The Garissa Solar Plant has increased the share of renewable energy to the grid to 93 per cent, setting the stage for cheaper electricity in Kenya.

The project, which will diversify the country’s power generation mix and reduce energy costs, is the first plant that Kenya commissioned as a major project to harness its solar energy resource.

The construction of the 50 MWp Garissa Solar Photovoltaic Power Plant was completed by the China Jiangxi Corporation for International Economic and Technical Co-operation (CJIC).

The plant consists of 200,200 solar panels connected to inverters and installed on an area of 85 hectares.

Zhang Jian, the representative of CJIC in Kenya, said: “I am very proud that the project [that] has been successfully completed and is equipped with state-of-the-art equipment. We hope it will serve Kenya for the next 25 years.”

Kenya has acquired the solar plant, which was recently inaugurated in the presence of the authorities.

The plant is located in Mbalambala, in Garissa County in eastern Kenya.

The inauguration took place in the presence of President, Uhuru Kenyatta, and the authorities of Garissa County.

Garissa smashes the solar frontier with a 25-year PPA

The project was developed by the Kenya Rural Electrification Authority. This public institution has signed a 25-year Power Purchase Agreement (PPA) with Kenya Power (KPLC), the company that provides the electricity utility.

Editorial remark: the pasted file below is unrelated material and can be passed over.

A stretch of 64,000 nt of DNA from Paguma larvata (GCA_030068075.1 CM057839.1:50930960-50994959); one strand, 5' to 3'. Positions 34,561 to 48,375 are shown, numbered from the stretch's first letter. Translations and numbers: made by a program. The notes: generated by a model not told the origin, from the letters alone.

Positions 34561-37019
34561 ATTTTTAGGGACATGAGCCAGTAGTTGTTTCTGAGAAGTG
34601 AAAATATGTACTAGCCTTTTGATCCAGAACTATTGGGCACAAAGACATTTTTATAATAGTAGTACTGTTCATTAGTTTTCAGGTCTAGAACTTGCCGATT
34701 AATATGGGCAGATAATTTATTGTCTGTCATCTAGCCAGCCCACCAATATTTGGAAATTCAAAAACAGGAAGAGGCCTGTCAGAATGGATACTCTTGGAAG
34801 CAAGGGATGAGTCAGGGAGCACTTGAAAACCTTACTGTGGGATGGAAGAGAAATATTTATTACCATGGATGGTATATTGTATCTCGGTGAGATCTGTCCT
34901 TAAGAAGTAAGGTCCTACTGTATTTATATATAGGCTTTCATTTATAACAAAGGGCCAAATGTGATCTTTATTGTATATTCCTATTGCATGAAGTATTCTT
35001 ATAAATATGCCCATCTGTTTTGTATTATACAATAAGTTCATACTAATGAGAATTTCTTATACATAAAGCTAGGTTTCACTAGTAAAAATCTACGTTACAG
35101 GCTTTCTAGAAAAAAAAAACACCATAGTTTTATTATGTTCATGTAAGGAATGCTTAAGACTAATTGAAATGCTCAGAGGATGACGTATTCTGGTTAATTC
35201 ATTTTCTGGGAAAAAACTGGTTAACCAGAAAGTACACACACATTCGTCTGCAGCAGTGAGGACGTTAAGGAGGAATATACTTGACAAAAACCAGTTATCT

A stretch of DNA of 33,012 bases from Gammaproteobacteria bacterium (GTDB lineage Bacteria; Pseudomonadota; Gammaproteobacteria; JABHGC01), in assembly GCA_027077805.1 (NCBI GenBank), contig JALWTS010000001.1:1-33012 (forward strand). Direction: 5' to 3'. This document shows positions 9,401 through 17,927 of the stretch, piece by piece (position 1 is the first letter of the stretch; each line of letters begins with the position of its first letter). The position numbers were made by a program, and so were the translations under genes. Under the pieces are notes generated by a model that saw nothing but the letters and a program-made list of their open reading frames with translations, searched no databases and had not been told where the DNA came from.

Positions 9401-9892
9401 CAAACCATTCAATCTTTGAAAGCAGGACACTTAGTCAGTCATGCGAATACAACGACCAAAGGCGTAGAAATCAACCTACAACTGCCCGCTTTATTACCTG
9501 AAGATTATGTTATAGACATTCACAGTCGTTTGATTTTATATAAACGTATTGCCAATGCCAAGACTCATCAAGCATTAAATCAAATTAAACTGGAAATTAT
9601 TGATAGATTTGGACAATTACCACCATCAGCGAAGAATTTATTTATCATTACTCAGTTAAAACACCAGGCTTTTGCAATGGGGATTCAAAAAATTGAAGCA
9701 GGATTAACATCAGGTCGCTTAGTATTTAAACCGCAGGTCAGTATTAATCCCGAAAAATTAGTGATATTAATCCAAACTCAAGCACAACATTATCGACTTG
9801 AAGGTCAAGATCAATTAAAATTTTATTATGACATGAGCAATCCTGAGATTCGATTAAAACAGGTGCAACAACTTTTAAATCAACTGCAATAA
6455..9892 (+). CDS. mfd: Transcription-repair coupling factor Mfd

Under the contract, KPLC will purchase a kWh of electricity at 12 shillings ($0.12), which is currently 8 shillings ($0.07) less than electricity generated from diesel, the main source of power in Garissa County.

The solar power plant, which is connected to the grid, is expected to supply 70,000 households in Garissa or about 350,000 people.

This represents almost half of the county’s population.

The project required an investment of Sh13 billion (just over $128.5mn). The Kenya Rural Electrification Authority relied on funding from Exim Bank of China to build the Garissa Solar Photovoltaic Power Plant.

Originally published on esi-africa.com